Sheet protectors are not an archival panacea; they do not eliminate archival issues, add cost, and in some cases can increase problems.
The sad truth is that paper is pretty unstable and ultimately will degrade into dust. Paper conservation is about trying to fend off or delay the inevitable. As good stewards of the material we own, the obligation is to slow the breakdown of paper.
In my opinion the best conservation measure we can take is control the environment. Sheet protectors will not help with a poor environmental and in all probability increase degradation. In a good environment they help only by preventing mechanical damage (page turning, perfs 'fighting' with each other on facing page, etc.).
Is the money spent of sheet protectors worth reducing the risk of mechanical damage and increasing the potential risk of rapid degradation if the environmental conditions are poor? The answer from libraries, museums, and the archival community is 'no'. Keep in mind that we might not be around to ensure a good, stable environment, how we assemble our collections can easily outlive us and end up in a poor environment.
The second thing that collectors should be doing (beyond environmental control) is to occasionally test for acidification. It is cheap, easy and gives you an additional reason to look closer at your storage solution on a periodic basis.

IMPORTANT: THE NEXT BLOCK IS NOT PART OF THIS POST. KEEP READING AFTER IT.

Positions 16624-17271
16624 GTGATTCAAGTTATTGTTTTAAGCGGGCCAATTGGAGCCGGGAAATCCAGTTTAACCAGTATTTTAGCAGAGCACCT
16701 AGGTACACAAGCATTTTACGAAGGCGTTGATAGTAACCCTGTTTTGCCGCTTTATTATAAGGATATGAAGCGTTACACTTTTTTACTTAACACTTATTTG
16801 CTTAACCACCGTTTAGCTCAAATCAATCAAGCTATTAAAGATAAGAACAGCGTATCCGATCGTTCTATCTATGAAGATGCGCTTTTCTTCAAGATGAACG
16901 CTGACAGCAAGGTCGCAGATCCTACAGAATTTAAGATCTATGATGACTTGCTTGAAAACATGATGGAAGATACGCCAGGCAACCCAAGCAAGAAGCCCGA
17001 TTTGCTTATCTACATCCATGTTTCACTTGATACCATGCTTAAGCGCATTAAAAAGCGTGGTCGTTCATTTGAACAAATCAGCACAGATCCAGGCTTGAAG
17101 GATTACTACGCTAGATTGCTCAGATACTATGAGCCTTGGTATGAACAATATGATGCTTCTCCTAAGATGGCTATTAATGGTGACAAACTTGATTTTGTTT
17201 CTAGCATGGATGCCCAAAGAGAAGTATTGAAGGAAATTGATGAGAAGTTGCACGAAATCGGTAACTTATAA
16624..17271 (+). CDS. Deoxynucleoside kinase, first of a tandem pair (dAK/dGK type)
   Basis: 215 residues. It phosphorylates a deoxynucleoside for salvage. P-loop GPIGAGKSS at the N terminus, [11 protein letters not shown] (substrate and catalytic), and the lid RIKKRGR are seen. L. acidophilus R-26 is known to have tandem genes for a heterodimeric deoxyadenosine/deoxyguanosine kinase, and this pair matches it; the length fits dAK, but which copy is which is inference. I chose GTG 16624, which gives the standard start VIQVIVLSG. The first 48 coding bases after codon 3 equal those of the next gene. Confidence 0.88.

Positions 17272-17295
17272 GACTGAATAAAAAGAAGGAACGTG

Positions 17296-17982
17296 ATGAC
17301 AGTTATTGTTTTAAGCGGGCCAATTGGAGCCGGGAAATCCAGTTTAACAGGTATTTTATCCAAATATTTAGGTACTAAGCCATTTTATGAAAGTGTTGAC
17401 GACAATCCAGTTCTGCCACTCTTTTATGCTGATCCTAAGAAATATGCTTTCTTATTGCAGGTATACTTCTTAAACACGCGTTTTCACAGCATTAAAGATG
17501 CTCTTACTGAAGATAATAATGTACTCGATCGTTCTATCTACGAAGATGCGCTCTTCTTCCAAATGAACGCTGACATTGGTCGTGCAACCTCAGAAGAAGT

Why is our hobby so slack about acidification testing? Do we just want to look the other way? Do philatelic suppliers not want to us to know that they are using the term 'acid free' when it is just marketing puffery? Why would we wait around until our stamps, covers, and paper reference materials are already showing signs of acidification (when it is too late to do much about it)? Buy a paper testing pen, replace it once a year (annual cost <$10), and test everything that is around your philatelic shelves. Album pages, album covers, album spacers, slipcases, boxes, 102 cards, glassines, hinges and mounts are all candidates for testing.
The added benefit is that testing schedule forces us into taking a closer look at our material every year (which is always a good thing)!
Paper testing penhttps://www.amazon.com/Lineco-Testi...p/B000KNJCSS